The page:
Are you aware of the local and national laws regarding medical leave for your employees? An article from Swipeclock.com, written by Annemaria Duran, provides us with knowledge on businesses can stay in compliance with different levels of employment laws. In the United States three main levels of employment law can apply to employers simultaneously. Locally, businesses may have to comply with city or county employment law. In addition every state has labor laws and the United States Department of Labor oversees employee to employer relationships. In the case of Family or Medical leave, this sometimes means that employers have to be aware of multiple laws. While often these laws appear to duplicate requirements, in reality, these laws often create variations of requirements for compliance. Owners, managers, and HR departments are often not aware of the variations and inadvertently break these leave laws. Here is a little information on both the federal and California leave requirements: United States Family Medical Leave Act The Family Medical Leave Act (FMLA) was put into law in 1993. The law oversees companies across the United States. FMLA applies to employers who have at least 50 employees within a 75 mile radius. Their employees who have worked at least 1 year and 1,250 hours in the last year are eligible for FMLA leave. FMLA provides up to 12 weeks of leave for family or medical purposes. In specific circumstances, employees can take up to 26 weeks of protected leave. Employees are able to take leave to bond with new children, care for ill family members, or take care of their own serious illness. Family members...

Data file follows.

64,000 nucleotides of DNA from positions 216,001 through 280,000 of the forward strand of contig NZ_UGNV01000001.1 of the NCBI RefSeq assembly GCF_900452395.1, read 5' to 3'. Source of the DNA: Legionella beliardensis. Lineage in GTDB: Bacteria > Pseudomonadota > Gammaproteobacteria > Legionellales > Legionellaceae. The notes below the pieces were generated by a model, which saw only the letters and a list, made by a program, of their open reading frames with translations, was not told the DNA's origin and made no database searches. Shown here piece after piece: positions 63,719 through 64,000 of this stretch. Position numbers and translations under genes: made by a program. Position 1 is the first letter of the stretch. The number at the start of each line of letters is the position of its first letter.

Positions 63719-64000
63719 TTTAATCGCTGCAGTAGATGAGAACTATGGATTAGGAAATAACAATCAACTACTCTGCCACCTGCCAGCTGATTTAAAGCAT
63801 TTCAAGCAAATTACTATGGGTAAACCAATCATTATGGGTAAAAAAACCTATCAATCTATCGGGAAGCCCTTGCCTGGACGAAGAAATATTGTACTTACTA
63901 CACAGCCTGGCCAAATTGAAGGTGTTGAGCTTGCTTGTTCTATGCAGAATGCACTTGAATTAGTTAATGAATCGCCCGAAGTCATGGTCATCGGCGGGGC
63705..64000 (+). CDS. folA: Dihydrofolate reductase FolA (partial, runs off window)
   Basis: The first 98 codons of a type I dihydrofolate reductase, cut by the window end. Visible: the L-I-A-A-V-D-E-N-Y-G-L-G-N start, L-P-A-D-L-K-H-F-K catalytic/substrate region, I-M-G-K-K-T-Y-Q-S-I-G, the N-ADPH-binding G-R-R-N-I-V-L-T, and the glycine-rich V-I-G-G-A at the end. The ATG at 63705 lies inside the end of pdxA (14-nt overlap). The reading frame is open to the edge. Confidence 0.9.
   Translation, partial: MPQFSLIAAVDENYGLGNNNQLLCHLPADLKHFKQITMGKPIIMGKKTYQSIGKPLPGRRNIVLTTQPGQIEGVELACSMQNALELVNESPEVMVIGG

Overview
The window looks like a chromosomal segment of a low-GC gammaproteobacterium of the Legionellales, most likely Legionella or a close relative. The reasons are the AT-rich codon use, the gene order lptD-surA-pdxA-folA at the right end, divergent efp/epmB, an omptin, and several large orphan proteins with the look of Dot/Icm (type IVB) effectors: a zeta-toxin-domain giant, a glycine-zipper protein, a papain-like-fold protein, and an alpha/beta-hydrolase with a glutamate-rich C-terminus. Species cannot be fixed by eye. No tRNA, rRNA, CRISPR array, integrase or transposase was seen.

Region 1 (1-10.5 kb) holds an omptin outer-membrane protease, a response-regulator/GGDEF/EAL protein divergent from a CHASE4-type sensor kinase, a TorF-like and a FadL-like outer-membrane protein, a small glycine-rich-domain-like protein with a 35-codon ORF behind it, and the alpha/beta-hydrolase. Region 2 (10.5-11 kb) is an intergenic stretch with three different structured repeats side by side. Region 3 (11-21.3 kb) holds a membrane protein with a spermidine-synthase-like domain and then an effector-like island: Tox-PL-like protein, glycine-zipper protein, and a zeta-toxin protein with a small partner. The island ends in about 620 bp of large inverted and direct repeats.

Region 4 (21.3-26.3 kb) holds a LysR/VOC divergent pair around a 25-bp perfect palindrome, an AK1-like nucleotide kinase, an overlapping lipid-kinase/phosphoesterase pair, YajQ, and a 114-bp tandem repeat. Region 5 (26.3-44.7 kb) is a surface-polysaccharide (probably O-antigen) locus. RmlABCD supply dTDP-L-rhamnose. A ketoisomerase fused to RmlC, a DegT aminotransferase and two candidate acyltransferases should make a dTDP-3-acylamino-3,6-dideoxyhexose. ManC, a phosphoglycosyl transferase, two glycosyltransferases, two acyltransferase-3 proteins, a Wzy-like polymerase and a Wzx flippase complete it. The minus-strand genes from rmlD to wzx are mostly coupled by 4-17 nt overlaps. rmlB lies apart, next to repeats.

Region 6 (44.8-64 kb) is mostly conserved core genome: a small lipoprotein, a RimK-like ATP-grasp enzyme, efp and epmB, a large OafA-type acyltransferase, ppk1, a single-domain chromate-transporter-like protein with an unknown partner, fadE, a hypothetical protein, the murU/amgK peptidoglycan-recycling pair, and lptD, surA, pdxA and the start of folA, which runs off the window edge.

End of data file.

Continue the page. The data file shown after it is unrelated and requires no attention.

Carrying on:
How to Account for Loss when Disaster Strikes: Part 2

How to Account for Loss when Disaster Strikes: Part 2